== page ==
Thursday, May 5, 2011
DOWNLOAD: Troll Hunter
Norway, 2010. Supposedly in US & Canada cinemas this summer.
In Dungeons & Dragons, the Troll has always been a skinny creature with green bumpy skin and a grassy knoll as a head – think the green hag Meg in Tom Cruise’s Legend. But in fairy tales they are normally large, lumbering creatures with big warty noses, baritone voices and a fondness for sitting under bridges eating billy goats or passersby who will not pay a toll. They have a strong allergy to sunlight. They are often inter-changeable with giants. They all emerge from Nordic and Scandinavian legends but have spread to most of Europe. In Norway the creatures have been cutified, essentially turned into cuddly little hairy creatures akin to garden gnomes. I won’t bring up the multi-colored troll doll of collecting infamy.
I prefer the large, lumpy sun-to-stone version of a troll. He’s scary, hates Christians and will probably eat you even if you pay the toll. And in the movie Troll Hunter, a Norwegian mockumentary out this year, they are even scarier. It’s your familiar found-footage film (wee alliteration!) about a documentary crew who uncover something they shouldn’t and we get to follow along to the inevitable outcome.
Our local university film crew wants to make a small controversial documentary on bear poaching in rural Norway. They have been told by a contact about a potential poacher and follow him, seeking a put-on-the-spot interview. He just tells them to go away. Of course, they follow him and end up meeting his real prey – the not so legendary trolls of Norway. It seems the government has an agency that keeps an eye on the various races of trolls, watching them for out of character behavior and even killing them if they become dangerous to the people of the countryside. Frustrated with some of the agency’s actions when dealing with some naughty monsters, the troll hunter invites the documentary crew along with him. And the footage they get !! But alas, for the footage to be found, things have to go wrong.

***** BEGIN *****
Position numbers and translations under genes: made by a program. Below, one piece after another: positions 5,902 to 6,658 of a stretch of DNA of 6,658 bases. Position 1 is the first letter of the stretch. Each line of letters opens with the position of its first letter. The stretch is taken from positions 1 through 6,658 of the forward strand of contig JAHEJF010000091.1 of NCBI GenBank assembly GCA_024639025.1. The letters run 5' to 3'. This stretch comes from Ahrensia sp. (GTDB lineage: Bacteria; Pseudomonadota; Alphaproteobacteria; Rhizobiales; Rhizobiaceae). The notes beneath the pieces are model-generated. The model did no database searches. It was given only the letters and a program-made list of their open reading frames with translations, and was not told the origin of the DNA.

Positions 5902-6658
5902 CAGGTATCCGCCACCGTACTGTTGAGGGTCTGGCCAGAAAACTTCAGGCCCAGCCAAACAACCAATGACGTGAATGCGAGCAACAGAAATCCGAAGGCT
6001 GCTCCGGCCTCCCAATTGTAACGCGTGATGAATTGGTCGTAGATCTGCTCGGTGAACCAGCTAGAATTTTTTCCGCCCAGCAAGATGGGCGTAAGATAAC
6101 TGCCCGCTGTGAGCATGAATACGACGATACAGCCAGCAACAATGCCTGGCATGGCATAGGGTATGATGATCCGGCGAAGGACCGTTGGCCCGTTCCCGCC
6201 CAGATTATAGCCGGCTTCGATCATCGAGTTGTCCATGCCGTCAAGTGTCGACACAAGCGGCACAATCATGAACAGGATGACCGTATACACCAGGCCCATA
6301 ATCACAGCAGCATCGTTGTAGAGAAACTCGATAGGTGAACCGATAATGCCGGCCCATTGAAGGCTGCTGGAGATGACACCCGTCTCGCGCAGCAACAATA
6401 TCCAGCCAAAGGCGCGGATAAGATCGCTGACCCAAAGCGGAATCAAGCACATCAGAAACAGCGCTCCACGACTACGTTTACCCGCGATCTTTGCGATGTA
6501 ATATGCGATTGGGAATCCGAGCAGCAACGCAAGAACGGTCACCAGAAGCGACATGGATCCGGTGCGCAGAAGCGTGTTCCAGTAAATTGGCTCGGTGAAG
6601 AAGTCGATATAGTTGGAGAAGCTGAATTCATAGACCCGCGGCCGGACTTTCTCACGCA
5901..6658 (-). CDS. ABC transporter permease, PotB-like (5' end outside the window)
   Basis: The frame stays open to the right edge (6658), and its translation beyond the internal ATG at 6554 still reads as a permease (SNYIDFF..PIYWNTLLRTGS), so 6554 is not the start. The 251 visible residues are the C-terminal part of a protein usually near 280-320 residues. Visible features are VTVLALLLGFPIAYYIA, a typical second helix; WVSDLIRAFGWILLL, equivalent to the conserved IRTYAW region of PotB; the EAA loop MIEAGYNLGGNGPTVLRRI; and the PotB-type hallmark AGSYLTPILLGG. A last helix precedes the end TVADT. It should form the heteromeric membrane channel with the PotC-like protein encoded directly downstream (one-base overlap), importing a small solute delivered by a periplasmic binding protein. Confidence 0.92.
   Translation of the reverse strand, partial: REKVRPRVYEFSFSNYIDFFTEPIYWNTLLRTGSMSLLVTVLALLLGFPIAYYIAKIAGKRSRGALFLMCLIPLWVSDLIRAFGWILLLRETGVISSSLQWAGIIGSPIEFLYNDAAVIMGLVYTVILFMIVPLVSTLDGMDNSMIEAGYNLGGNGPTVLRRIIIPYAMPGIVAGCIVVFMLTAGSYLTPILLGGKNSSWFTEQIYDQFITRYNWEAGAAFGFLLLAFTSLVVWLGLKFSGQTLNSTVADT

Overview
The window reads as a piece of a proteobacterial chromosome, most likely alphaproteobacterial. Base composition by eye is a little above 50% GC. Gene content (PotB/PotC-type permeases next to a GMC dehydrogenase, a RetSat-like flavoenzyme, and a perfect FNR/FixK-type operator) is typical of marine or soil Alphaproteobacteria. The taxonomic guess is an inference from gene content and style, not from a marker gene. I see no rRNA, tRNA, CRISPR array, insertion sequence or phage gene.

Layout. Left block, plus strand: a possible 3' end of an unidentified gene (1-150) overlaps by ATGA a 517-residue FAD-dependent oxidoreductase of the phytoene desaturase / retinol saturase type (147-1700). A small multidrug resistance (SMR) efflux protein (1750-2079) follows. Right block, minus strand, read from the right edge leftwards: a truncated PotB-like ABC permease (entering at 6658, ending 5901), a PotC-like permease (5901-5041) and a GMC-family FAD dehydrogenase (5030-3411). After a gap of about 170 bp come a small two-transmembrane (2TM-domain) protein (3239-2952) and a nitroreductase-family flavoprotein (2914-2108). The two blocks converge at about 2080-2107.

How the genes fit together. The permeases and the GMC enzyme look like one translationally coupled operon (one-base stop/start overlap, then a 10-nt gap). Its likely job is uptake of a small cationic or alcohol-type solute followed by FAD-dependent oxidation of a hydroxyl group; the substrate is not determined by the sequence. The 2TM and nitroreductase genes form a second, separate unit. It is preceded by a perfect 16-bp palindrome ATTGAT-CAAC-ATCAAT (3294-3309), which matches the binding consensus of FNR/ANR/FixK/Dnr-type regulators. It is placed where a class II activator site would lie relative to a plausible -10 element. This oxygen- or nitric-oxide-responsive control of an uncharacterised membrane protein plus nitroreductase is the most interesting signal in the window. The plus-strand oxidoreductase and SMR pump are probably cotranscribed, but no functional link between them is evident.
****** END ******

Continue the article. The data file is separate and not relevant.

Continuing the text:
The plot is thin but the thing here is that we want to see great CGI trolls. And of course, a detail guy like me wants to hear the background behind the agencies and the particulars of the trolls. There are forest trolls and mountain trolls, some with multiple vestigial heads and some that live in caves. And then there are some that bring whole new meaning to the word giant.
What disappointed me was that the names given to the races of trolls were probably made up for the movie, as I can find no evidence of the names Raglefant, Tussealadd, Rimtusse or Dovregubben in any folk-lore sites. But it could just be the English translation.
The movie was satisfying enough to be enjoyable but like all mockumentaries it has its hands tied in the chosen format. There is limited characterization and one character has to be essentially invisible. The deus ex machine they use to fix the format, when things go terribly wrong for the crew, is laughable. In the end up I just wanted to see more Trolls on camera, to be given slow detailed plodding footage like you might get on animal planet. They didn’t need a subplot of a corrupt government agency & the disillusioned hunter but it was the vehicle to get the hunter and crew together. I would have been satisfied if the hunter dragged along the crew just because he wanted someone to see how good he was at what he did. And we could have wandered along with everyone to see how fascinating a 400’ monster can be.